Most of the recordings were widely bootlegged, although the release of Anthology 3 resulted in previously-unheard demos of the four final songs. The seven Kinfauns demos included on Anthology 3 – licensed to Apple by George Harrison – were also of a better quality than the bootlegs.
It is possible that not all of the demos were recorded at Kinfauns, and it has been speculated that some were recorded alone by the songs' composers. Alternatively, previously-made recordings may have been brought to Harrison's house for overdubbing, but, again, this is far from clear.
Of the songs unreleased by The Beatles in 1968, perhaps the best known is Child Of Nature. This was inspired by a Maharishi Mahesh Yogi lecture, and was lyrically similar to Mother Nature's Son. Lennon later reused the melody for 1971's Jealous Guy.
What's The New Mary Jane was based around a nursery rhyme-style melody, and in the studio became one of Lennon's first avant garde compositions. It remained unreleased until Anthology 3, despite Lennon's various attempts to have it released by The Beatles or the Plastic Ono Band.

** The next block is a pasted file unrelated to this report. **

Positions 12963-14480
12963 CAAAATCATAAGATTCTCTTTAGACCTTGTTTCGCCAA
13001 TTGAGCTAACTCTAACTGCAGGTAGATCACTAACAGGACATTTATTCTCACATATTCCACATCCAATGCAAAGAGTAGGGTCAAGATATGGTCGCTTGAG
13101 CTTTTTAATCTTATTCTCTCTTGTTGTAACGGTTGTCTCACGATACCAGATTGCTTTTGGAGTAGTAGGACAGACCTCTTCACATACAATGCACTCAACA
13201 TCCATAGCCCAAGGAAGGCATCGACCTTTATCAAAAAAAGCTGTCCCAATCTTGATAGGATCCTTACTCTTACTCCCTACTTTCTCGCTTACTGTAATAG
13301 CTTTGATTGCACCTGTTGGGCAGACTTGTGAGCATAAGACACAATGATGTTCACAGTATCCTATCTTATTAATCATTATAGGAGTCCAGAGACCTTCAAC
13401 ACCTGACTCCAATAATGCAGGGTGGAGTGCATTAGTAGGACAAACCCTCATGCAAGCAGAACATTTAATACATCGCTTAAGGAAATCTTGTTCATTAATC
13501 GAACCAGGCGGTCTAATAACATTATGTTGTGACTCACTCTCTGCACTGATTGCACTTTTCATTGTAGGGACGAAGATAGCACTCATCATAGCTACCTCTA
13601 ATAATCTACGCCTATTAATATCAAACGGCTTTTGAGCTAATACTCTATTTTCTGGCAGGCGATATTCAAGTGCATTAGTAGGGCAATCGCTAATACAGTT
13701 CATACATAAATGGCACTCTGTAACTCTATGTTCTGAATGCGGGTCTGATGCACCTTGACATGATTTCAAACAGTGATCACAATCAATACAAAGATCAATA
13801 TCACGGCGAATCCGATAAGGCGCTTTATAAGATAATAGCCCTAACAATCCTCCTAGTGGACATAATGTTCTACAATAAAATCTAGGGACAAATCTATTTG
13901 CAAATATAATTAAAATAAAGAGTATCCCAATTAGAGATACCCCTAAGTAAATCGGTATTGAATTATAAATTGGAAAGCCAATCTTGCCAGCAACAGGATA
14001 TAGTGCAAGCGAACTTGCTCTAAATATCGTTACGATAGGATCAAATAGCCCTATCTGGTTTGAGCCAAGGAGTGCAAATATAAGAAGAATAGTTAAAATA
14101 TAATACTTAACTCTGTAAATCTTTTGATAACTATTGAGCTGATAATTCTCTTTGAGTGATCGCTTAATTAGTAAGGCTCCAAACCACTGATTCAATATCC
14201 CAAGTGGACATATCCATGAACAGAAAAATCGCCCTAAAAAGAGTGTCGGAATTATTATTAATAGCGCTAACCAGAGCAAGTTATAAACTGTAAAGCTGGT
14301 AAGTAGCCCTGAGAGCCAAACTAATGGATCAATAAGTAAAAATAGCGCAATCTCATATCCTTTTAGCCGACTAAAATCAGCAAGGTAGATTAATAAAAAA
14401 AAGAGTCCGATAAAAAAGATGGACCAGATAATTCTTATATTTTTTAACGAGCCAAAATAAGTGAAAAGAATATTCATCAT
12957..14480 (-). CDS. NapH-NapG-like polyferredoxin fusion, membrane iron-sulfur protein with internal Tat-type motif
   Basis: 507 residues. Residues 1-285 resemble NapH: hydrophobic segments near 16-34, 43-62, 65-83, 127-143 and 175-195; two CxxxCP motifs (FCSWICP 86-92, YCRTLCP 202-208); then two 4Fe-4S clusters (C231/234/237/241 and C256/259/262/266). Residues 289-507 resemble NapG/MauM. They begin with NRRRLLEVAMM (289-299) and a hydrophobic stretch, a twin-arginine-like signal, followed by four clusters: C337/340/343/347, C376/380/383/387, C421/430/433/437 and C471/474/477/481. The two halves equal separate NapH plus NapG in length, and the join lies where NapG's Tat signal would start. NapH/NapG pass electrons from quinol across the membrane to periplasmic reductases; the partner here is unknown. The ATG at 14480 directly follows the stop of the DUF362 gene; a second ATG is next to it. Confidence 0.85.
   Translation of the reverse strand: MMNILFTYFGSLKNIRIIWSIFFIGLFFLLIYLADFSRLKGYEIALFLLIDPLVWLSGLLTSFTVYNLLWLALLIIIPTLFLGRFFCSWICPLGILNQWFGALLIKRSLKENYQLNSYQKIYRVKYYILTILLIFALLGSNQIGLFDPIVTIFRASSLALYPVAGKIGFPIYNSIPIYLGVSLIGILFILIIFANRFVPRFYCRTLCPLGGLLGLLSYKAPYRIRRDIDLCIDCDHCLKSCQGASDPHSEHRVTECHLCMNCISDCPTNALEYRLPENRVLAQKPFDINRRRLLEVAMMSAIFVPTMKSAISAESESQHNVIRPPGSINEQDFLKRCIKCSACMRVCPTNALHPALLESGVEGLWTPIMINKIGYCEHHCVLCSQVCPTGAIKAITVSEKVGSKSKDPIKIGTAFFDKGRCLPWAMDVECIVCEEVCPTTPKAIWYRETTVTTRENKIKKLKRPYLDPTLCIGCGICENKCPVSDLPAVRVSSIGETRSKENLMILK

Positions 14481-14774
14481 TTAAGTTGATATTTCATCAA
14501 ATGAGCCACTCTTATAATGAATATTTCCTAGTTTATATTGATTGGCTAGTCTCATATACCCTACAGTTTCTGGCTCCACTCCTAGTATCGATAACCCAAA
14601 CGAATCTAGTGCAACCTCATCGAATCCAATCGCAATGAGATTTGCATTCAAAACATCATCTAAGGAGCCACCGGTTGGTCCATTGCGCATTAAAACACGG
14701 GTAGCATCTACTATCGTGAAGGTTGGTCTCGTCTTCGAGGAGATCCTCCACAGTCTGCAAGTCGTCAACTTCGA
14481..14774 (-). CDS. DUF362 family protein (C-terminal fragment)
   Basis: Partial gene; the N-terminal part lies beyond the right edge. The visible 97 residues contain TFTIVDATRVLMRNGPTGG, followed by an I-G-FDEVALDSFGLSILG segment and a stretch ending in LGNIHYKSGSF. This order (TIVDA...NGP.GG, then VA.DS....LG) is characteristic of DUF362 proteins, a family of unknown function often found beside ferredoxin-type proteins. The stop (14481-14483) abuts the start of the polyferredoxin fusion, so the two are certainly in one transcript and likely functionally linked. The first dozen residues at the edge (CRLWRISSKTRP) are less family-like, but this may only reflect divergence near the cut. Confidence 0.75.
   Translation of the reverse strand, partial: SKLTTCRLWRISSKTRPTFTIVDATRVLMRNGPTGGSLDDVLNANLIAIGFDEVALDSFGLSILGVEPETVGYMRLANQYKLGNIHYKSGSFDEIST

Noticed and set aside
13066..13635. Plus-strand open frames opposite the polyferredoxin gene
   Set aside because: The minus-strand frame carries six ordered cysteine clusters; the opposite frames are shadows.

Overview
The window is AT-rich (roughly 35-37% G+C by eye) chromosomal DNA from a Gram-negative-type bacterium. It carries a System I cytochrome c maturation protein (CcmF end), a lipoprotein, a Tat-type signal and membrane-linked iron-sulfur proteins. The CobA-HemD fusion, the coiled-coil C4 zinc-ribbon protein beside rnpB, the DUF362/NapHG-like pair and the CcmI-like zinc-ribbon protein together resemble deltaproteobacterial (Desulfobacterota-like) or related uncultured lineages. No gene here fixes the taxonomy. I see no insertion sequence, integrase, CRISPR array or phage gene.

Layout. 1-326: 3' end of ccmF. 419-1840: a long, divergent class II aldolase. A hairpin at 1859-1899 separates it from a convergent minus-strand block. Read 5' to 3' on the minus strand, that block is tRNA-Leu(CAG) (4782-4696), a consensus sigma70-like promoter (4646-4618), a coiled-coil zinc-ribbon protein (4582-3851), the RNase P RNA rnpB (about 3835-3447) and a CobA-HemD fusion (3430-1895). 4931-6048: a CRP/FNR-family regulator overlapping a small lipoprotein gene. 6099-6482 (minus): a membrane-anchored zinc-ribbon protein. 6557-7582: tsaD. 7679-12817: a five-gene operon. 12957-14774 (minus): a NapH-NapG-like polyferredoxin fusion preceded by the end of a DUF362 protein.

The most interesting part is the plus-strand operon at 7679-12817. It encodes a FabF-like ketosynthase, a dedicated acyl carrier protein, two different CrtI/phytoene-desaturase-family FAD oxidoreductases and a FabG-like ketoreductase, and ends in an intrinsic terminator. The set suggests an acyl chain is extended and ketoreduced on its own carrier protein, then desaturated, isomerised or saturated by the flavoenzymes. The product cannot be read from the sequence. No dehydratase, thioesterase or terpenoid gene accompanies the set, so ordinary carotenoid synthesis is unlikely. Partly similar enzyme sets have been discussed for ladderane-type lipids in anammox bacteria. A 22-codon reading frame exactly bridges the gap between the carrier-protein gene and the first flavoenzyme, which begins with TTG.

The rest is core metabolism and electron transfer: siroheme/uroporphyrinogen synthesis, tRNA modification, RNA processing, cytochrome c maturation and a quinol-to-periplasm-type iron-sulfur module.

Two of Lennon's songs, Mean Mr Mustard and Polythene Pam, were held back until 1969's Abbey Road, when they became part of the 'long medley'.
Just one of Paul McCartney's songs – Junk – was unreleased by The Beatles, although they returned to it during the Get Back sessions in early 1969. It eventually found a home on McCartney's first solo album.
Harrison fared less well, with three of the five demos failing to be included on the White Album. A studio version of Not Guilty should have appeared on that record, although it was eventually included on Anthology 3. Circles, meanwhile, wasn't issued until Harrison's 1982 solo album Gone Troppo.
Sour Milk Sea was given to Apple recording artist Jackie Lomax. It was his debut single later in 1968, produced by Harrison with McCartney on bass and Ringo Starr on drums.
It isn't known whether any of The Beatles' wives or girlfriends were present, although a female voice may be discernible on Revolution 1. Mal Evans and Derek Taylor are also addressed by the group on the bootleg recordings, and may have contributed.
The demo songs were mono mixed by Harrison, with copies given to each Beatle. The general public first heard them in the late 1980s as part of the Lost Lennon Tapes radio series, and 23 had entered general circulation by the early 1990s.